Flexsand Case Study

by admin on March 17, 2010

Flexsand Synthetic turf infill reduces health concerns for Helen Bernstein high school.

When the Los Angeles unified school district began building the new Helen Bernstein High School and its 90,000 square feet of athletic fields, officials looked for options that would limit lead exposure, reduce heat and other health concerns.

The fields will not only be used by students of the school, but also by residents of the surrounding neighborhoods, so eliminating the lead exposure associated with traditional infill material technologies was a priority for Stephen Sharr, director of new construction for the Los Angeles unified. “We were assured that neither the artificial turf nor Flexsand infill contains detectable levels of lead or other potentially hazardous materials”, notes Sharr. The high school, part of the nation’s second-largest school district, was the first facility to use Flexsand infill as a cushioning material on athletic fields.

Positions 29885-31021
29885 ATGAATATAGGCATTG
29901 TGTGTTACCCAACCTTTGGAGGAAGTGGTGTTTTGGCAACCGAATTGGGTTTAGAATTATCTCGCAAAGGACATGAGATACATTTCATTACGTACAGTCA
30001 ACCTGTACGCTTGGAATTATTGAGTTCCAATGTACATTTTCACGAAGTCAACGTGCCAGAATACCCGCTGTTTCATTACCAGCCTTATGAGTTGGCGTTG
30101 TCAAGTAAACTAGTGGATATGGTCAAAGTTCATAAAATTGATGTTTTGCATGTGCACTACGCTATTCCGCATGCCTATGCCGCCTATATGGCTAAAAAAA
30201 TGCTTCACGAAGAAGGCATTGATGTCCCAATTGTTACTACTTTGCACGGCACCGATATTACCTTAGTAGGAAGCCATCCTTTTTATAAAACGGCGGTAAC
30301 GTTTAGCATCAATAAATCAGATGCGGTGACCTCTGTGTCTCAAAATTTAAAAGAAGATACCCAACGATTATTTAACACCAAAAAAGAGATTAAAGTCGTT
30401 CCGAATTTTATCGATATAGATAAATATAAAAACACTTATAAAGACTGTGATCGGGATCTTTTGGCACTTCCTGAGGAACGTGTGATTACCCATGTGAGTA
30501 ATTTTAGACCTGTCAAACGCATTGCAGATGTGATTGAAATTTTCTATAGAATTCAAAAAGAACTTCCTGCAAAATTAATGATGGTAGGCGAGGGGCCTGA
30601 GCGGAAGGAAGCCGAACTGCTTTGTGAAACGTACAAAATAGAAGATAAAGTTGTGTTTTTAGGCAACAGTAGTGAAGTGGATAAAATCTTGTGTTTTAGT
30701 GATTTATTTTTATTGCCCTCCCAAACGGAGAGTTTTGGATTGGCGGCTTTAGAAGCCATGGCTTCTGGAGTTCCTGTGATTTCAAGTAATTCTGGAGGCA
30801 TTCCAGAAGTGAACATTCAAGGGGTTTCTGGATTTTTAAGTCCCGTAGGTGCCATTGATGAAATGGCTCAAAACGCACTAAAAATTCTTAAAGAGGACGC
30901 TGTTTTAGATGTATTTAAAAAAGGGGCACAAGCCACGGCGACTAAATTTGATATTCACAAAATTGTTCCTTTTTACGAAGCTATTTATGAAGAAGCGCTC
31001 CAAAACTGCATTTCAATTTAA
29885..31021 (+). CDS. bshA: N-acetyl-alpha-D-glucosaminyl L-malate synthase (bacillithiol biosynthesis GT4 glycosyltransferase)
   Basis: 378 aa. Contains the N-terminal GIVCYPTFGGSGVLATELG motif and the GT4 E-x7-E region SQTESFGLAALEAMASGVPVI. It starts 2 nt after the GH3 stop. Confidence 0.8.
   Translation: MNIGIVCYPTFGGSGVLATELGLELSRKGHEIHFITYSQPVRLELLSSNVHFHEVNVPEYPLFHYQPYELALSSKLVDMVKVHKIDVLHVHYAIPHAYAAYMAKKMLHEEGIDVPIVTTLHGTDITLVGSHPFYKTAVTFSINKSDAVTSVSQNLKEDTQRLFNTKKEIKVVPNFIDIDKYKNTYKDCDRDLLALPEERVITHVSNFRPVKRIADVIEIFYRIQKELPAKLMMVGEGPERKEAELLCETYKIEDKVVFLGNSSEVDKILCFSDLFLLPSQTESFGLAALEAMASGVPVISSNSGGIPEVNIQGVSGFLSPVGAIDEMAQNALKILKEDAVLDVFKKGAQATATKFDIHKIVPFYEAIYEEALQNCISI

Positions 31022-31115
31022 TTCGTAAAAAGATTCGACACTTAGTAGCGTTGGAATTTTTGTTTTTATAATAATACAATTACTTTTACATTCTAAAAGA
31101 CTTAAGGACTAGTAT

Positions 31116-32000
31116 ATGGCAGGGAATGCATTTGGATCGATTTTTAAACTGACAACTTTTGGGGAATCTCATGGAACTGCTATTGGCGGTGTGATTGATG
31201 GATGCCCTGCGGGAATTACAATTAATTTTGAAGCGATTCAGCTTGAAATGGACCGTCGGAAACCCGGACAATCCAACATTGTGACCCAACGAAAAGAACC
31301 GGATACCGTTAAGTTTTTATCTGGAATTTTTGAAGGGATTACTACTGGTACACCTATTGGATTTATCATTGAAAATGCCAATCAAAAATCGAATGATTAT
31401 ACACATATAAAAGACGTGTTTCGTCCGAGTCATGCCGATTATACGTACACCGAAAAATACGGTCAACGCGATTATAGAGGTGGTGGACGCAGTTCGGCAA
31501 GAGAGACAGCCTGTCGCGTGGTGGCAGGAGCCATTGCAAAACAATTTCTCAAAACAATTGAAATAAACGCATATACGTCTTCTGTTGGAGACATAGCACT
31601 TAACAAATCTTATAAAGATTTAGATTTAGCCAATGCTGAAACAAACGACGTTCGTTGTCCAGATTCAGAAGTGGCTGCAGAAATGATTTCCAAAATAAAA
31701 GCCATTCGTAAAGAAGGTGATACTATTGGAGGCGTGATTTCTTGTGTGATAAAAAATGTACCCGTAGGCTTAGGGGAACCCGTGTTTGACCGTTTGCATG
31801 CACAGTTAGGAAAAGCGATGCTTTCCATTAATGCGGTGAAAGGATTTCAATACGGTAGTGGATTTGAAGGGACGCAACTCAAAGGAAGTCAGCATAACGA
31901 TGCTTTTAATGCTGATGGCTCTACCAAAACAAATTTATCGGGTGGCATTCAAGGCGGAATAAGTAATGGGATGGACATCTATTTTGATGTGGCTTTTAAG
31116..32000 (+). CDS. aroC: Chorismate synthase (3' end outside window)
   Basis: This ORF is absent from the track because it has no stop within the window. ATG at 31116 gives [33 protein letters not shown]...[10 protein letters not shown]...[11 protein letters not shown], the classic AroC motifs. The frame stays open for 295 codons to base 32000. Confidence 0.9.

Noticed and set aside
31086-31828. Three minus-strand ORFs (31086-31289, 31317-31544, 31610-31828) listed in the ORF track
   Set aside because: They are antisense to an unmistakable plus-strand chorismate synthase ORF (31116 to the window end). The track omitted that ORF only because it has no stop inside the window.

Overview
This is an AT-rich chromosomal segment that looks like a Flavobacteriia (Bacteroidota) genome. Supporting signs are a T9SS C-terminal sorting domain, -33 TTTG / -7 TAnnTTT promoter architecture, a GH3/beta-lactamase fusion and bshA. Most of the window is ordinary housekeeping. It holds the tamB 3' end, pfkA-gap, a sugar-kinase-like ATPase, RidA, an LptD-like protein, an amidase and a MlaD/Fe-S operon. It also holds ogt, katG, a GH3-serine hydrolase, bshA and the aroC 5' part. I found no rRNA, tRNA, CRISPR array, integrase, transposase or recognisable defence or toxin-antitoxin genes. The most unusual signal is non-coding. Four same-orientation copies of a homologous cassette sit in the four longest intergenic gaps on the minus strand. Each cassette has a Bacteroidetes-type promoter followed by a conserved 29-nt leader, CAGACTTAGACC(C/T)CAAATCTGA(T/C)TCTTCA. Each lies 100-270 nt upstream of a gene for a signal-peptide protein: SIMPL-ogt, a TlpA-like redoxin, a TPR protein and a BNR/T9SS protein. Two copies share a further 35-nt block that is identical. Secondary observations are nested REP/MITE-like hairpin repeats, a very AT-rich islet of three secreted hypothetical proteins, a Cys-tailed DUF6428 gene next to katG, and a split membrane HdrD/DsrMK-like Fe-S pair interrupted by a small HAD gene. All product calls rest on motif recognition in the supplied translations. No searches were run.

A Safe alternative that contains no heavy metals or harmful chemical compounds.

Flexsand uniquely combines two engineered elastomers and high-purity quartz sand, to create a specially formulated synthetic turf infill. This new infill solution contains no heavy metals or harmful chemical compounds, unlike traditional infill material technologies and minimizes health and environmental concerns, a key issue for many consumers.
Flexsand performance qualities also keep players cooler, help reduces injuries.

The Flexsand infill helps Keeps players and fields cooler and players more comfortable, thanks to its absorbs less heat than traditional infill material technologies. “A field that uses the Flexsand infill will be about 20-30 degrees cooler during the day than a similar-sized field using a traditional infill.

Flexsand has excellent shock absorption qualities and combined with its UV resistance, retains those properties under even the harshest weather and playing conditions.

Other Flexsand qualities – including leach resistance to protect the environment, recyclability at the end of its useful life, fire safety, better ballast, reduced kick-out, and superior blade support for the artificial turf.

{ 2 trackbacks }

pligg.com
February 15, 2011 at 12:22 am
dressagenews.com
February 15, 2011 at 12:33 am

{ 0 comments… add one now }

Leave a Comment

Next post: